I once heard it said that research is what we do when we don't know what we are doing. And, I suppose, to a large extent this is true. If we knew, without any doubt at all, the best treatment in every case; if we were certain what dosage of a drug would be effective; if we knew exactly how to make disease prevention work for all sectors of the community; if we could accurately predict people's behaviours; if we were absolutely clear why apparently reliable treatments fail sometimes, then we wouldn't need research. But we do not have the answers to these and many other questions, and so, hundreds and thousands of individuals dedicate their lives to exploring, sometimes in minuscule detail, every aspect of the mouth, it's health, it's diseases, and the routes to its(and therefore our) wellbeing. Every nuance, every intricate theory, every chemical and physiological pathway are dissected, analysed, synthesised, and processed into what? A research paper.

Is that sufficient, that the scientists achieve greater clarity each time they complete a piece of research? Is it enough that by publishing results, other researchers in the same field understand and view their own results in a new light? Is all that is needed to make a piece of research worthwhile that it is published and perhaps alters what the next researcher says about the subject? And does this increase in the knowledge of the scientific community justify the vast sums of money that support oral health research?

Surely it is only when new findings affect what is done in each and every dental practice and each home that the real value of research is realised? And that is why I, and the wonderful band of people who publish in EBD, who are all researchers in their own right, take the time to translate the details of other people's complex research into practical advice and actions that we can all take in order to try to benefit the population.

I once had the absolute pleasure of addressing a research symposium at the International Association for Dental Research annual conference, at which I conducted a straw poll among the researchers in the audience. I asked them why they did what they did. I asked them what motivated them, what got them out of bed in the morning to go to their labs and their computers and their microscopes. And the answers were 'to make a difference', 'to make things better', 'to change people's lives'. These were top researchers, people conducting truly groundbreaking research. And yet, it seemed, they did not research in order to make money, nor to enhance their careers, or grow their reputations. They undertake work which, let's face it, is unbelievably difficult, particularly in dentistry. Because being a researcher means continually chasing money and grants, writing endless proposals, arguing their case with increasingly onerous ethics committees, continually and systematically collecting data which then must be rigorously and painstakingly analysed before being condensed into a publishable paper which has to be agreed by every author before publication. Research is not easy or simple, and the pressure that researchers are under to produce more and more work of greater and greater complexity is immense. And it's not particularly well paid, either! Yet people do it. And keep doing it. They told me that they keep doing what they do because they want to leave the world (in this case, the world of dentistry and oral health) a better place than when they came into it.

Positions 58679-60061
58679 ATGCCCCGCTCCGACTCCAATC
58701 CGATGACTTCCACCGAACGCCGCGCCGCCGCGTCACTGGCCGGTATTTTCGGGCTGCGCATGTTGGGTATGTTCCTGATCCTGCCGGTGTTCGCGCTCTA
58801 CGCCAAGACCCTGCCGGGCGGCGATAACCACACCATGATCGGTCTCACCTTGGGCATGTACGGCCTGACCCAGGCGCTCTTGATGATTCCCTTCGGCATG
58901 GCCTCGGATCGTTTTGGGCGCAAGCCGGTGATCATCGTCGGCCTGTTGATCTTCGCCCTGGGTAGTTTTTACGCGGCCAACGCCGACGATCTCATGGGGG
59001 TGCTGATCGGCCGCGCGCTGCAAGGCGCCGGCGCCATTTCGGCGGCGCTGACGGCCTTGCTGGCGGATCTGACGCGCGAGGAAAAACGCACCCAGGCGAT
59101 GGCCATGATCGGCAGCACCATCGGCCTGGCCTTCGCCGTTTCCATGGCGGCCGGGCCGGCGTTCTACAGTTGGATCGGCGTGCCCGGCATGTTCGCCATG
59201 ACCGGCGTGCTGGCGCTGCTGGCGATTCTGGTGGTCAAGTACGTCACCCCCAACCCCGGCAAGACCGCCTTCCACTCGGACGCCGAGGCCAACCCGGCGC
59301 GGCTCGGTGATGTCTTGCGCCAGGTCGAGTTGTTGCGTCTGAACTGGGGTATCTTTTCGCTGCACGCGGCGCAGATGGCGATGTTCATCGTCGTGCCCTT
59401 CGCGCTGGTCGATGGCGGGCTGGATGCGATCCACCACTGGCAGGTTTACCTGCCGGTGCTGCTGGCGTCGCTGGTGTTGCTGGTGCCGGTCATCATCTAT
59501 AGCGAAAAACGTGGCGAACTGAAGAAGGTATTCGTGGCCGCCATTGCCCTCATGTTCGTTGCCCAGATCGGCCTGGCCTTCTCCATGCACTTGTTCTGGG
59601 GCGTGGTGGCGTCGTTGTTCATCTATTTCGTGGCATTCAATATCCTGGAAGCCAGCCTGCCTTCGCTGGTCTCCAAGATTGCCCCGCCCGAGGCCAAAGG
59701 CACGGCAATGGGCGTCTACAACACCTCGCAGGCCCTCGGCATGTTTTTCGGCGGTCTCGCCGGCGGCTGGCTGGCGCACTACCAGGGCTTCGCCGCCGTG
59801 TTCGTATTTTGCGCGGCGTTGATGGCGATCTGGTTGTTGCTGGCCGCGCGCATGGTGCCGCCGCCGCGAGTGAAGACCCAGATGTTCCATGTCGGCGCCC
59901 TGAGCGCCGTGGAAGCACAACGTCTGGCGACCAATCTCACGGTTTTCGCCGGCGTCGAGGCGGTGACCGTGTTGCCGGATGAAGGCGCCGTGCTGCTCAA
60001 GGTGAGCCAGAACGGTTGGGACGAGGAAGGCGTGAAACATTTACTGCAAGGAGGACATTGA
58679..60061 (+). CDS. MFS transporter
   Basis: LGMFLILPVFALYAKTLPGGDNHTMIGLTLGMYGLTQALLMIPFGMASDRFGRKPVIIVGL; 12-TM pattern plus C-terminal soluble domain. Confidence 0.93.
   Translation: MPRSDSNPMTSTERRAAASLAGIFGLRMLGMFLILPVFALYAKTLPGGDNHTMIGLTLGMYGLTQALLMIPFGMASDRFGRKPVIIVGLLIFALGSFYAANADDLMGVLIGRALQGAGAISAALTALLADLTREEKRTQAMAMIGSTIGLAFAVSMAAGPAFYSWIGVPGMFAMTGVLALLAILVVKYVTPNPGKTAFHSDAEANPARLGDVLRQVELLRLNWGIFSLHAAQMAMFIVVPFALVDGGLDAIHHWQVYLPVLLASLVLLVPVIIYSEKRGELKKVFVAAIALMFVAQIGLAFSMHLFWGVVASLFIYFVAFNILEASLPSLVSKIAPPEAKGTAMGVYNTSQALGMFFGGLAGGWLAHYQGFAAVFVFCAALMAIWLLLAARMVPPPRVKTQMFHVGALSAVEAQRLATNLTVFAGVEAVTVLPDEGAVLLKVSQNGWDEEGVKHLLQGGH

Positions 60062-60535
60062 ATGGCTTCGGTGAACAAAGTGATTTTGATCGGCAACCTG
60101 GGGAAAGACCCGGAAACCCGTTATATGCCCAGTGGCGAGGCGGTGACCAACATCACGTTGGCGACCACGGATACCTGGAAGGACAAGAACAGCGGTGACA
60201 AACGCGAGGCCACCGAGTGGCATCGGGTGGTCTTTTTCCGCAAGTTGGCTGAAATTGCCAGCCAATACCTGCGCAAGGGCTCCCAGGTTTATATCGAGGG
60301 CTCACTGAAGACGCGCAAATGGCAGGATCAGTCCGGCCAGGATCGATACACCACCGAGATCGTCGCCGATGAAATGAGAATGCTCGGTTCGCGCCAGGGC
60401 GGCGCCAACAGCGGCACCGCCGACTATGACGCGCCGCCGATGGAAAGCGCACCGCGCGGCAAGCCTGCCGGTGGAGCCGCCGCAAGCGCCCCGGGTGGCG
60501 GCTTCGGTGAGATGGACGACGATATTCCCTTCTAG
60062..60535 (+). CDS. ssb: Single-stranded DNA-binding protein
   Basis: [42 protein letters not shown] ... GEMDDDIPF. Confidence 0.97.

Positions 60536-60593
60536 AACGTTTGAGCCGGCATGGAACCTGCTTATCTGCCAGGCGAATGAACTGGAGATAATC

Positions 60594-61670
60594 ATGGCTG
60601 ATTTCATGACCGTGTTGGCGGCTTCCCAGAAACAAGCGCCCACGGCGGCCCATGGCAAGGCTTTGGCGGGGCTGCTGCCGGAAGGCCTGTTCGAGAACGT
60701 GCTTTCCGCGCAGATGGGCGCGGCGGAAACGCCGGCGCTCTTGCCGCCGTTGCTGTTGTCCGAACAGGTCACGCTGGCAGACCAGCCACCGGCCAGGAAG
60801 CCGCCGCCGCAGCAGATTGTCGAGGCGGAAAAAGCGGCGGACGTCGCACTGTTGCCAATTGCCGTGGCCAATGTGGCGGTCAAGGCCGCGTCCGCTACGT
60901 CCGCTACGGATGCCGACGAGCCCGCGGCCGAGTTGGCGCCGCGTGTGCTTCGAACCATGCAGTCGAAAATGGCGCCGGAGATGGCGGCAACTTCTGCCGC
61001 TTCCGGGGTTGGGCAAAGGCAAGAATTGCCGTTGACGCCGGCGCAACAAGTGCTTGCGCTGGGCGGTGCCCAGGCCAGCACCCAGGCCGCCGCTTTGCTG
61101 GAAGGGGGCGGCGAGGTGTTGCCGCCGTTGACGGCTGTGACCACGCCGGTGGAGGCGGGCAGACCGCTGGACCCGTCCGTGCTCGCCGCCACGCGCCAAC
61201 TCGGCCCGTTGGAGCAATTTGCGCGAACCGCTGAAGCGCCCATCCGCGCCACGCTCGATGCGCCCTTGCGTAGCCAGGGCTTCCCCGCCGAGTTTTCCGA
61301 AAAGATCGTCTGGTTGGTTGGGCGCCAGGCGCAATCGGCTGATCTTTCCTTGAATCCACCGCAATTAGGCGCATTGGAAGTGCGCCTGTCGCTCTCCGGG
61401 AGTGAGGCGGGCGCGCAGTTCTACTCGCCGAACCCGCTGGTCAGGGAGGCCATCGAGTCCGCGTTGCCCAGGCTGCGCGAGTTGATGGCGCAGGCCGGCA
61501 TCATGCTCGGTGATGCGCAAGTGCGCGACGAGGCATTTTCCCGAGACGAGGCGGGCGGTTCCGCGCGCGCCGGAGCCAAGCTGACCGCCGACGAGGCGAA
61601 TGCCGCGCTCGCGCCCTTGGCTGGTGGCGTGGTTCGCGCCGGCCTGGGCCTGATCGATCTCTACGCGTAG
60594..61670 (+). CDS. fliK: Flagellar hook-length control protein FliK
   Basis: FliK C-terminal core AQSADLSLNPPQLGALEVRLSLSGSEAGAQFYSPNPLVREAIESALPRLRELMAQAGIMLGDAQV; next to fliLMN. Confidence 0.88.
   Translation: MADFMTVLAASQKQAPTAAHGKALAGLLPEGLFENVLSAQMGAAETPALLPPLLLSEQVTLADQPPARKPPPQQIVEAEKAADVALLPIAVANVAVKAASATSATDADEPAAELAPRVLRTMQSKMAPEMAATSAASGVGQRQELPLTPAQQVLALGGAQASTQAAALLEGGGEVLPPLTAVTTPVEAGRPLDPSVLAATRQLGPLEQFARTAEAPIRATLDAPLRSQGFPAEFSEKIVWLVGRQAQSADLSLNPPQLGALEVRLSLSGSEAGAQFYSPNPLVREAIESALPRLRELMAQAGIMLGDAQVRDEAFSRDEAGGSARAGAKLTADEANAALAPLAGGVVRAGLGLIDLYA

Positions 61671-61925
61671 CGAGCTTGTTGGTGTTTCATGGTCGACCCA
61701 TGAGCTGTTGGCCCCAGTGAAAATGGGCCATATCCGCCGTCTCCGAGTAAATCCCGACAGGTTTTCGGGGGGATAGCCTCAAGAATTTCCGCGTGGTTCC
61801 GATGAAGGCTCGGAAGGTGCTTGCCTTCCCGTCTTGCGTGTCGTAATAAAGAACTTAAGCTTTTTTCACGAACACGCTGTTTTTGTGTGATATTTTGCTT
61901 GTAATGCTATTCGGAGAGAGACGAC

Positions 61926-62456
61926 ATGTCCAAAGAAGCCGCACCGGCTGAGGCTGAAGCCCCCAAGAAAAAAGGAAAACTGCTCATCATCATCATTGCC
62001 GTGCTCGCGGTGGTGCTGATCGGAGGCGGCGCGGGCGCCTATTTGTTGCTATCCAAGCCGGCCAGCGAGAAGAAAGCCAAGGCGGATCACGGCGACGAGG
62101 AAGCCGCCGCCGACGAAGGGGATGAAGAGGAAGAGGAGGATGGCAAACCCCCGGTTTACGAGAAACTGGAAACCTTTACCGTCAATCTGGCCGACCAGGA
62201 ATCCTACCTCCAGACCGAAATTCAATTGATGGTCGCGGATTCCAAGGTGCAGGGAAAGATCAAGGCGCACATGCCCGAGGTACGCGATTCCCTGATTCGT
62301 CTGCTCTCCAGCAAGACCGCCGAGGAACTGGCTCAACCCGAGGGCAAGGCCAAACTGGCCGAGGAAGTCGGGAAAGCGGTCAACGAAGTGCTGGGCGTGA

Here is the problem. In order to have some way of measuring whether researchers are doing what they are supposed to be doing, their "owners",their bosses and employers need a metric to assess the quality of the research being produced. The metric used, by both universities and our government, is the impact factor.

Now, the dictionary definition of 'impact' is 'to have a strong effect on something or someone' (which is exactly what the researchers told me they wanted to do. Indeed it was the reason they had chosen their research career). So impact factors must be a useful measure to have? Well I would disagree with that, because impact factor is actually a measure of how many other researchers in a particular field read a given journal. So it becomes a self-fulfilling tautology. Your research is good if you publish it in a journal with a high impact factor, and high impact factor publications mean the research is good! But surely if researchers actually research in order to make a difference to people and society through their work, it is desperately important that it is read, and acted on by people other than fellow academics. It needs to be read, and appreciated by those who look after people, patients and populations. It need to be understood, consolidated into action, and practised by those at the front line of care. That is the aim of each edition of Evidence Based Dentistry, to ensure that the potentially hugely valuable and valued work, done by the world's best dental researchers is made accessible and elucidated, and wherever possible, translated into real actions that practitioners and policy makers can take. And those actions, that turning of research results into practice, means that research will 'make a difference' - which is what not only researchers, but everyone in dentistry, wants to do. Then we have a win -win. Or even better the researchers get what they desire, practitioners make a difference to their patients, and patients benefit. A win-win-win in fact!

So I end by giving my heartfelt thanks and admiration to the excellent people who write for this journal. The contributors are people who have the expertise to understand and critically research, and also the skill to interpret, make it digestible, while at the same time emphasising why it is important to patients and practitioners. To be able to do both these things requires a rare combination of talents which, I for one, am immensely grateful.